A few days ago I had to issue an apology on air that I have never had to before. I am well used to accommodating those of a sensitive linguistic disposition when foreign riders casually drop an F-bomb in a post-stage interview.
Swearing in English comes as naturally to some Europeans as apologising does to many from these shores. Most cycling fans understand it but I have pre-watershed standards to maintain all the same.
Never in my coverage of 12 Tours de France, however, have I felt a need to apologise for the racing being too exciting.
Tour veterans have their three-weeks-of-summer routine. After the early break is established, the race purrs gently in the background, keeping you company and reassuring you of your place in the world and annual calendar.
If you can clear a window of peace and quiet, when the garden has been mown and dinner doesn’t yet require thought, you can sneak in a little snooze on the sofa. The heat of the past week has been especially well suited to that haven of half-sleep, knowing the rising tones of Rob Hatch and Carlton Kirby will alert you to the drama of the day, with enough time to clear the dishwasher before settling in for the race finale.
But this year, cycling fans everywhere have had their age-old habits disrupted. For the past 17 stages of racing, that stolen siesta has been an impossibility. We have been treated to the most consistently exciting Tour de France I have lived through, with rule-book ripping action every day.
I have always found cycling fans and pundits to be spectacularly optimistic. Every single Grand Tour brings supplications and seemingly genuine belief from all corners that we will see something exceptional, that we may see attacks on a flat, that a Queen stage will ignite before we get to the final climb, that teams will dare to use their numbers to isolate rivals and rip the proverbial flesh from their general classification bones.
Except they don’t. Time and again what we see, instead, is variations on a yellow train, choo-choo’ing a fast pace at the front of the race and dropping weary rivals out the back door at various stations along the way.
As a tactic, it is spectacularly effective, as a spectator draw, less so. Except this year, guess what? We have seen exactly what we’ve been hoping for. On stage 11, Jumbo Visma ruthlessly demolished the two-time defending champion Tadej Pogacar’s resolve and reserves with the most audacious, sustained attacks to be seen this side of warfare.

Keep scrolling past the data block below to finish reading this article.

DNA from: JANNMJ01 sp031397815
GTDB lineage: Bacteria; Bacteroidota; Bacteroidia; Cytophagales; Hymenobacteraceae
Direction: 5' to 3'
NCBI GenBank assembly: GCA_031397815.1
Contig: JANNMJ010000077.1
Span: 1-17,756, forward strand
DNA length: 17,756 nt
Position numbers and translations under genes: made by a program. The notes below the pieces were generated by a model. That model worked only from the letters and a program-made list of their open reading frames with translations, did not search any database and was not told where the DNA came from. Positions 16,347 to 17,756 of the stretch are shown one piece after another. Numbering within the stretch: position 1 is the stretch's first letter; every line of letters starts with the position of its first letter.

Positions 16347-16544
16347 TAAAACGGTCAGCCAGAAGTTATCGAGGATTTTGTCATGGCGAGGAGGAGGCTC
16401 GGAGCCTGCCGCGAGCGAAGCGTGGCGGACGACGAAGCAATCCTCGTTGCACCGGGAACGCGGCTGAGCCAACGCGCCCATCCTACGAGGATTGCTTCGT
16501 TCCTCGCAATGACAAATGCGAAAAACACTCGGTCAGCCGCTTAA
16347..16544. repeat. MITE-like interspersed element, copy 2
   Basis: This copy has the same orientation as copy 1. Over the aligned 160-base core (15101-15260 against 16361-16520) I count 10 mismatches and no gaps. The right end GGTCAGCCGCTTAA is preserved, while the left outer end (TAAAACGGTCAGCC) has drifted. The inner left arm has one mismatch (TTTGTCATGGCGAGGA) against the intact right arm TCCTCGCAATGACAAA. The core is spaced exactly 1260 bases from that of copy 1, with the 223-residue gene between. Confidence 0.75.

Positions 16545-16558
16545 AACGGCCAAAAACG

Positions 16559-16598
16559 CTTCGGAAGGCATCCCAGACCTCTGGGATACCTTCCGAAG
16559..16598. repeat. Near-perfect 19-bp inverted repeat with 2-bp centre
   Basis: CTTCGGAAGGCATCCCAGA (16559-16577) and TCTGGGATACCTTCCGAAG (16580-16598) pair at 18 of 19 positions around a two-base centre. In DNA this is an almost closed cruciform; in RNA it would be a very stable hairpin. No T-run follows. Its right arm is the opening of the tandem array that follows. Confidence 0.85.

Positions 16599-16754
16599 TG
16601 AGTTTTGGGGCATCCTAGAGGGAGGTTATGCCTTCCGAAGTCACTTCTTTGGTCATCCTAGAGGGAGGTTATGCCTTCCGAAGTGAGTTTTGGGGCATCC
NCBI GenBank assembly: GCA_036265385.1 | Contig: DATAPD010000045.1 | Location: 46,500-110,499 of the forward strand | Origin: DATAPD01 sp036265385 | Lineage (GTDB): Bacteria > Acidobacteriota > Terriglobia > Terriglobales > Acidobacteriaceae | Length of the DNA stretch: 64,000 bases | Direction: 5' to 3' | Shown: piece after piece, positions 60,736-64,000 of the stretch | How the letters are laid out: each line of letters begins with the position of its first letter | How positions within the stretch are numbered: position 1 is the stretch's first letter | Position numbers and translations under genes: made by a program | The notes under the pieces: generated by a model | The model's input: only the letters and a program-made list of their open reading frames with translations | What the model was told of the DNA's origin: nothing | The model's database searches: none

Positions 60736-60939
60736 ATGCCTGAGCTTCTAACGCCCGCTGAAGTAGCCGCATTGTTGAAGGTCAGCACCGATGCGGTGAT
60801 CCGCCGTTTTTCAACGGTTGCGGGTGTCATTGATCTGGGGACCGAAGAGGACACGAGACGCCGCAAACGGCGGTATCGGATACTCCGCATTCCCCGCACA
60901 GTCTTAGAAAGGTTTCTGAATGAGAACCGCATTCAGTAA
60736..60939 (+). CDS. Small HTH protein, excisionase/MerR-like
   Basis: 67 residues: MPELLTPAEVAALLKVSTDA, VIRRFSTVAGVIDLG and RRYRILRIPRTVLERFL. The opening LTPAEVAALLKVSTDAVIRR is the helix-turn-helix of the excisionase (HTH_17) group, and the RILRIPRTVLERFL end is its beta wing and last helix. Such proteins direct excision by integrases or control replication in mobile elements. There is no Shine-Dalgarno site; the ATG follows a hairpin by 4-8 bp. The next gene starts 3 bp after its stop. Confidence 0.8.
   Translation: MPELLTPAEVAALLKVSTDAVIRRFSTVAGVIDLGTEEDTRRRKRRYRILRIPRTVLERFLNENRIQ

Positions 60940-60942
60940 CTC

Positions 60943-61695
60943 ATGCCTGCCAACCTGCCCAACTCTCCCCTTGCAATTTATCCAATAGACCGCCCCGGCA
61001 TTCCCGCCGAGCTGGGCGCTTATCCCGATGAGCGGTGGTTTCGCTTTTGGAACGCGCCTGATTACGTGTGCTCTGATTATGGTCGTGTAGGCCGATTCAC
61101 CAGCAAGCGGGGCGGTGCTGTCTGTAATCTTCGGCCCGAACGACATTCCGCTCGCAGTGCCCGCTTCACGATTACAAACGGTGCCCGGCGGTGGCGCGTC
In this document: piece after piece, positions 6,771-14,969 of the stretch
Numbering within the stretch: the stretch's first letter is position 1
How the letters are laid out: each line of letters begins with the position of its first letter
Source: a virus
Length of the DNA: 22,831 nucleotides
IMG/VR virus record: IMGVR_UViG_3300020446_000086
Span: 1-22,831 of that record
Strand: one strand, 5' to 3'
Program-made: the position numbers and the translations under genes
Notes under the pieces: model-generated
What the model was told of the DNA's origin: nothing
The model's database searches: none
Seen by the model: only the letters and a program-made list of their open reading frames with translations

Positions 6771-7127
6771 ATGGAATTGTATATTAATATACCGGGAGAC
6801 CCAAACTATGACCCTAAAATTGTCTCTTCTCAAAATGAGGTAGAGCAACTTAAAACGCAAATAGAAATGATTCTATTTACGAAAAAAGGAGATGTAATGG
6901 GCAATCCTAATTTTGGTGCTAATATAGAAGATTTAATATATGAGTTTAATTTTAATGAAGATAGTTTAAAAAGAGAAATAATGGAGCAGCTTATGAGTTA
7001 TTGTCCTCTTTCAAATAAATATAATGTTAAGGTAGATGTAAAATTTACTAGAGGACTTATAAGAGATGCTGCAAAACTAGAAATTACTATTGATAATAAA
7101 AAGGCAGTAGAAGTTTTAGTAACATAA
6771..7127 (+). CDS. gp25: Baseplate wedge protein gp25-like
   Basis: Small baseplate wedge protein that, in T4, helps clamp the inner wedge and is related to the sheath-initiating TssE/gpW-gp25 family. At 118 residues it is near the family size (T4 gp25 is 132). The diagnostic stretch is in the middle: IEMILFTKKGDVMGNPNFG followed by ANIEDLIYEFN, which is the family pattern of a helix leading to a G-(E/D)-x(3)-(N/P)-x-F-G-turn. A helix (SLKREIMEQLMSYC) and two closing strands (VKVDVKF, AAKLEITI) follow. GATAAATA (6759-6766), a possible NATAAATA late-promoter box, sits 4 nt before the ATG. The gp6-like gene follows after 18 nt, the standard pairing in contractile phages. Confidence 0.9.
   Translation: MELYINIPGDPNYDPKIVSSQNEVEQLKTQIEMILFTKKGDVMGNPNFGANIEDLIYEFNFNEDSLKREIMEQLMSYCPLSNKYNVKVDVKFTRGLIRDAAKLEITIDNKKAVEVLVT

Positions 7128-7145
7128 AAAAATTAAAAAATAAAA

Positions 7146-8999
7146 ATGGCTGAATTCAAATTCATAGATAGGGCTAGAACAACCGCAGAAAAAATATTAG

Their green-jersey wearer, Wout van Aert has lunched near-daily, wtf attacks from the front of the race, sometimes just because he can, and always to give us something to cheer.
Pogacar, forced onto the back foot he seldom has to use, has thrown the concept of racing for podium to the wind and is trying to tear this race apart at every given opportunity.
It has been exhaustingly thrilling, the ultimate irony when we could now really do with a rest. None of this is down to a single coincidence, rather a perfect storm of ingredients that have stewed together perfectly for this tasty French classic.
Yes, the likes of van Aert and his Dutch nemesis Mathieu van der Poel, have changed the nature and perceived thinking of racing.
Their insatiable greed, the latter at this year’s Giro, the former at the Tour, has seen them both race as they please, rather than according to the guidelines of yore.
The world of cycling is a better place for seeing their daring pay off, when it does. Credit must also go to the crazy approach of Jumbo Visma.
Twice denied the top step in Paris by Pogacar, they could have come into this Tour playing it safe.
Instead, they declared an ambition to achieve something no team has managed in the past 25 years, to win the overall yellow and the green points jersey in the same race.
They have never won either and yet, instead of racing to controlled calculation, they have looked on some days like a three-year-old on a sugar high. Pinging all over the road, at times seemingly falling apart, their sheer audacity has won the race already for me.
In fact, if there could be a joint top step in Paris for the whole team along with Tadej Pogacar, I don’t think there would be too many complaints.
Possibly the biggest contributor to the kind of racing we are currently seeing, is the post-Covid hangover.
The virus hasn’t gone away but the threat to races that it posed at its height has changed the style of racing quite significantly.
Two years ago, riders began riding every stage as though their futures depended on it. Because they often did. With no guarantee of when another number would be pinned on a jersey, and which races would even go ahead, the races that belatedly did start were attacked hungrily, greedily, with little patience or allowance for traditional lower-team breakaways to take a career-defining stage.
Now everyone’s career needed defining. No one knew when a racing tomorrow would come.
All of which has combined to create the most thrilling Tour de France I’ve had the joy of watching. And we are not done yet. Yesterday, Pogacar took a few seconds off Jonas Vingegaard’s lead and today, he has to risk everything in the Pyrenees for the chance of that hat-trick party in Paris.
We often say that anything can happen on any given day of the Tour. This time, we really mean it.
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